Wake up and smell the coffee! Long gone are the days when engineers in Asia were "cheap". Salaries now get very close to those in the West. Most companies these days do not relocate for cost reasons, but to get closer to customers and production, and both tend to be in... Asia.
Any company at any time can plan and have a 10 to15 % extra human resources to safe guard the operations during peak demands.But having nearly 40% extra that is nearly double the required is some thing to be thought. Why did they have so much extra human resources?
It would be better thought of having an expansion compared to layoffs, as Mixed Mode ICs is having its greatest demand at this time. The CEO still says that the company is having better position after these many layoffs, this is something strange!!!!
DiNardo said: "Our basic cost structure is sound; we have a major design center in China, a majority of test operations offshore and we are now a lean organization."
My bet is, they are moving most of the company to China (design and test, I bet manufacturing is mostly done there too?). One wonders when the CEO will move.
I was listening to an interesting NPR program recently, about expats. There are apparently plenty of opportunities for people willing to relocate overseas. When I was growing up, this applied to Western Europe. I think these days, best to look to the Pacific rim.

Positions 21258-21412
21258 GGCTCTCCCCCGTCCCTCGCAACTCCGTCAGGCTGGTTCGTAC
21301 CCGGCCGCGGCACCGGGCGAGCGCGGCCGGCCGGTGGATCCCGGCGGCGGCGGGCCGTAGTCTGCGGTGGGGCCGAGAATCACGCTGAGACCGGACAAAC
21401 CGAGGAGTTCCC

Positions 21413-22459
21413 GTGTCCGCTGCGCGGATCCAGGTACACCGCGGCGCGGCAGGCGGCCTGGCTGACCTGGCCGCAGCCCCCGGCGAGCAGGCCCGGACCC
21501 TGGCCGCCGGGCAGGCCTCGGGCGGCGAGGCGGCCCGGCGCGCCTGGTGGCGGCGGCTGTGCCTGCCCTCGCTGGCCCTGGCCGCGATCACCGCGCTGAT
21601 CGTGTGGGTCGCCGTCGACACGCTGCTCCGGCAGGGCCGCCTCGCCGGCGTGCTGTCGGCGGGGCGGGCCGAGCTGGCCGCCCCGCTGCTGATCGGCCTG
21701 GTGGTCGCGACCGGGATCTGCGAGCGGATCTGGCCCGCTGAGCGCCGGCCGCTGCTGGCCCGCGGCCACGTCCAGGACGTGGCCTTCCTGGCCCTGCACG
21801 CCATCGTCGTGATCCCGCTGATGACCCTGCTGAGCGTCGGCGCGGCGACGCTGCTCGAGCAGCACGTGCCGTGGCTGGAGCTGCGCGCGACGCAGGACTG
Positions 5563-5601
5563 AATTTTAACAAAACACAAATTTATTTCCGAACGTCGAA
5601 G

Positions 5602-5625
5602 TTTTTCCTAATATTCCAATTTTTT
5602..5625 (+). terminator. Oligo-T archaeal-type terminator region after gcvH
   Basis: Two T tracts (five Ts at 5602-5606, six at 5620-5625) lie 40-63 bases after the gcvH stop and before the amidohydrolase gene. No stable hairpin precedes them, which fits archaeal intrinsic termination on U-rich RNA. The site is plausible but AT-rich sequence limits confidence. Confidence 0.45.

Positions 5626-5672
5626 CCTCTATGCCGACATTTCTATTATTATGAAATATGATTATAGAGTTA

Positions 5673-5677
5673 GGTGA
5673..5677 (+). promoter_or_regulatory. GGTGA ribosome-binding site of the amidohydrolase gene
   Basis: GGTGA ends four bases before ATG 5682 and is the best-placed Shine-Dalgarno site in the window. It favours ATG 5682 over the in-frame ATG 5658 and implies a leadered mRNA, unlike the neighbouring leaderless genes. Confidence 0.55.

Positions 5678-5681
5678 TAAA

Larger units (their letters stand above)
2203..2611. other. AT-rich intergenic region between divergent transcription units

This is a logical result of globalization, after all. And I'm not sure that a government policies can stop it from happening.
For a company with only 270 employees and $120M per year in revenue, they seem to be excessively diversified -- products & business segments in communication, datacomm & storage, interface and power management. And bleeding lots of cash.
Perhaps DiNardo is preparing to sell a business unit or two, so they can focus on just one or two things they see as growth opportunities, and at the same time raise some cash.
You are all missing the larger point here. Companies are not in business to provide jobs. They are in business to serve markets and make money doing so. What is Exar's primary market and is it shrinking, or stagnant? If it's growing then why was Exar unable to meet that market's demands?
Drones are, in essence, flying autonomous vehicles. Pros and cons surrounding drones today might well foreshadow the debate over the development of self-driving cars. In the context of a strongly regulated aviation industry, "self-flying" drones pose a fresh challenge. How safe is it to fly drones in different environments? Should drones be required for visual line of sight – as are piloted airplanes? Join EE Times' Junko Yoshida as she moderates a panel of drone experts.